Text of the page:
The express cruiser is, in many ways, a transitional boat since it is more cabin cruiser than runabout — yet it's not quite a full-fledged yacht. This isn't a bad state of affairs, however, since the express cruiser manages to combine the large cockpit and outside entertainment areas of the smaller boat with the cruising amenities of a larger boat.
Most boat owners spend their time in the cockpit, either underway or relaxing at anchor. At night, you sleep in the cabin but, during the day, most cabins are used for stowing jackets, and the galley is where you keep the ingredients for the evening outdoor barbecue.
Many of today's boat owners started with a "package boat" that might have qualified as a miniature express cruiser, offering a cozy V-berth tucked into a cuddy cabin that provided a place to change clothes and not much else. The Monterey 286 is the steroid version of such a craft ... sort of an Arnold Schwarzenegger of express cruisers. Big and brawny enough to venture far offshore, it still has exceptional accommodations that seem impossible given the sleek exterior. Let's take a look aboard.
From dockside, it's easy to board the 286 because the wide swim platform on the stern has an opening transom door to eliminate any awkward clambering into the cockpit. There's no question that the 286 was designed for maximum outdoor enjoyment, with a big bench seat across the transom and an L-shaped companion settee opposite the swivel helm chair. The result is that several people can keep the helmsman company underway, or you can turn the entire cockpit into a lounging area at anchor. Recognizing that the weather isn't always flawless, Monterey includes a canvas Bimini top as well as complete side and aft curtains to enclose the cockpit into an all-weather "living room."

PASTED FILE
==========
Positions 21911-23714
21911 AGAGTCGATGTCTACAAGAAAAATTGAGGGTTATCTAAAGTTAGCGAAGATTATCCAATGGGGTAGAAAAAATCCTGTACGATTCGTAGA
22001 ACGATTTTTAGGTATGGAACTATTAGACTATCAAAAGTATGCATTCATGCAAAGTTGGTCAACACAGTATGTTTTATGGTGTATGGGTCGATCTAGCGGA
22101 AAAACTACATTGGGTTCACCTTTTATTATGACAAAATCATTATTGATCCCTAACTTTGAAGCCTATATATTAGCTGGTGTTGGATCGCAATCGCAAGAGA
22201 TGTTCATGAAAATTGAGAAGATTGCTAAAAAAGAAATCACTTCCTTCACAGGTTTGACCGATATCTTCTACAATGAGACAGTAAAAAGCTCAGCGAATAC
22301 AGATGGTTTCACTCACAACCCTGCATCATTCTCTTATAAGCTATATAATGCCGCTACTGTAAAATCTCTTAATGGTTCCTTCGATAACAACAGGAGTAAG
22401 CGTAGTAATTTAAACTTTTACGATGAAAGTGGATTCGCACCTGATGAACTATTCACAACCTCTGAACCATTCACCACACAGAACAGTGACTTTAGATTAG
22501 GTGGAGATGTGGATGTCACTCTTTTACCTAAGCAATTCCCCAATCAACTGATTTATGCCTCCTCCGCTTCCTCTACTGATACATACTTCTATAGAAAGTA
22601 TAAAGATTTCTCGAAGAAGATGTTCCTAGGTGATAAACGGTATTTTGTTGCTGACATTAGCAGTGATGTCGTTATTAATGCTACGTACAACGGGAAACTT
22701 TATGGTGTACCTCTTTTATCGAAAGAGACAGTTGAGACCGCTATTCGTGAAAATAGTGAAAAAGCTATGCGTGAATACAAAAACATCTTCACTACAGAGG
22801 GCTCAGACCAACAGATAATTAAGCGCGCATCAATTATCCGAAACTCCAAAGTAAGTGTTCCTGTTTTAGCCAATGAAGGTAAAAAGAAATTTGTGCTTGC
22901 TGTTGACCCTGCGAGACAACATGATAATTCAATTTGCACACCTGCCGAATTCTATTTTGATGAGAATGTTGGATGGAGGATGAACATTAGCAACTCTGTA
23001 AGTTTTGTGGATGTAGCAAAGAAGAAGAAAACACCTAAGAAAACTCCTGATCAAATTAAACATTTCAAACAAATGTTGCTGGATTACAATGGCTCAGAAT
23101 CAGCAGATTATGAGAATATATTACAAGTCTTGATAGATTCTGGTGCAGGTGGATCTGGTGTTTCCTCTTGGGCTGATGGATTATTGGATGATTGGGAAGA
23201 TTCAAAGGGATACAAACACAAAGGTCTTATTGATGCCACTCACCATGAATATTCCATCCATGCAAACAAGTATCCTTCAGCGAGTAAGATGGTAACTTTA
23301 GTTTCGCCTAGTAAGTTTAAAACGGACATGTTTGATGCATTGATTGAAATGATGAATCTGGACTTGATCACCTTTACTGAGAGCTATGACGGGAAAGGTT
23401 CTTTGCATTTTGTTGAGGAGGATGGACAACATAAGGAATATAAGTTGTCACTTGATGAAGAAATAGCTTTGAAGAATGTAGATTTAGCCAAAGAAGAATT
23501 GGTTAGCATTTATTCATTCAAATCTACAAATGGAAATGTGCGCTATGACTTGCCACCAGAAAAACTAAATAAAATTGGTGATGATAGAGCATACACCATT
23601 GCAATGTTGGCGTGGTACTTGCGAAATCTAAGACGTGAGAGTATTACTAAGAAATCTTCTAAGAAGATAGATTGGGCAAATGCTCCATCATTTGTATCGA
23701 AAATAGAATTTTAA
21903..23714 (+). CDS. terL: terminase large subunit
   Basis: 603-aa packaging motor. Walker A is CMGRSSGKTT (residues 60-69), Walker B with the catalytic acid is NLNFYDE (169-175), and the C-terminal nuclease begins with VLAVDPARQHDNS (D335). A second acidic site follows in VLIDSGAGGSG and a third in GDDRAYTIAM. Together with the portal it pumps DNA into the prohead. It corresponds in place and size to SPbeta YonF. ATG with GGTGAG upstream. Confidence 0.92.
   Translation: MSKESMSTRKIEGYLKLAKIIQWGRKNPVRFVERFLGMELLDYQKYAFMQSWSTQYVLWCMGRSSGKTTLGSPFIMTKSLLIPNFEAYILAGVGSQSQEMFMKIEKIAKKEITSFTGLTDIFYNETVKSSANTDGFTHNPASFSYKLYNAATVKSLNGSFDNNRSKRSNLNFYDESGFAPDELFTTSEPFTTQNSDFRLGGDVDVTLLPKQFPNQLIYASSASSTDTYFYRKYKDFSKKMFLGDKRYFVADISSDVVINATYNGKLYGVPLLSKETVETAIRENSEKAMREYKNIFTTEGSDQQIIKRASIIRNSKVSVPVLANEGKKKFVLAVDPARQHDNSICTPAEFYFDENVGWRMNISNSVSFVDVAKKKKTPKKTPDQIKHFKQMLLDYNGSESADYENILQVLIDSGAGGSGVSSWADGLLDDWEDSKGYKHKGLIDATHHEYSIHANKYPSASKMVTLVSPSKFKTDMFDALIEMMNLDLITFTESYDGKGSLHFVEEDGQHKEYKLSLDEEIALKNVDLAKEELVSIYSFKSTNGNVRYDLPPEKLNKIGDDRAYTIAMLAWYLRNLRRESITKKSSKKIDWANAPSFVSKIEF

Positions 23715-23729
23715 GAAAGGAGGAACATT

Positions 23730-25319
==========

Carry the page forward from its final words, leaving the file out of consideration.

The companionway into the cabin is a clever example of Monterey engineering, particularly since so many companies seem to think we don't mind squeezing through a tiny cabin door. On the 286, a fan-shaped hatch swivels out of sight, and the bi-fold door doesn't constrict the passage, making this an easy cabin to enter.
To port is a convertible dinette and the enclosed head is to starboard with the galley just forward. A double berth fills the bow and, surprise, there's a nifty second cabin tucked under the helm area with a pair of settees that convert into a second double berth.
At this point, I have to take exception with the Monterey literature since they suggest that this boat sleeps six. There's no question in my mind that you can put a couple in the 6-foot-5-inch forward berth, and the 6-foot-2-inch aft berth has space for another twosome. But the dinette is just 40 inches wide, so the couple on that berth should be both slim and enthusiastic. I would suspect that the vast majority of Monterey 286 buyers will be leaving the dinette in place unless they park a youngster there for the night.
Nevertheless, the 286 fulfills the express cruiser mission admirably. The designers have managed to fit in all the cabin requirements without falling back on the usual method of simply reducing everything in size. Aboard the Monterey, there is a full 6 feet 1 inch of headroom and the seating is designed for adult bottoms. Best of all, there's a sense of airiness from the extensive use of white mica bulkheads combined with the opening hatches and ports.
The standard galley has a two-burner alcohol stove, a pressure water system, and a deep stainless-steel sink with cutting board top for added counter space. An AC/DC refrigerator is tucked under the counter and backed up by a 27-quart removable ice chest in the cockpit, so you can carry plenty of provisions. Utensils and dishes stow behind the counter area and Monterey has recognized a primary American need by installing a coffeemaker in the galley as standard equipment.
The enclosed head is surprisingly large, with 5 feet 9 inches of headroom, a sink and even a pressure shower. The standard toilet is a Portapotti but the optional marine toilet with holding tank was installed aboard our test boat.
Exploring further aft, I found that the "guest stateroom" was not only comfortable, but quite pleasant. With settees in place, there's plenty of sitting headroom and, because of the opening port into the cockpit, your guests get plenty of light and air.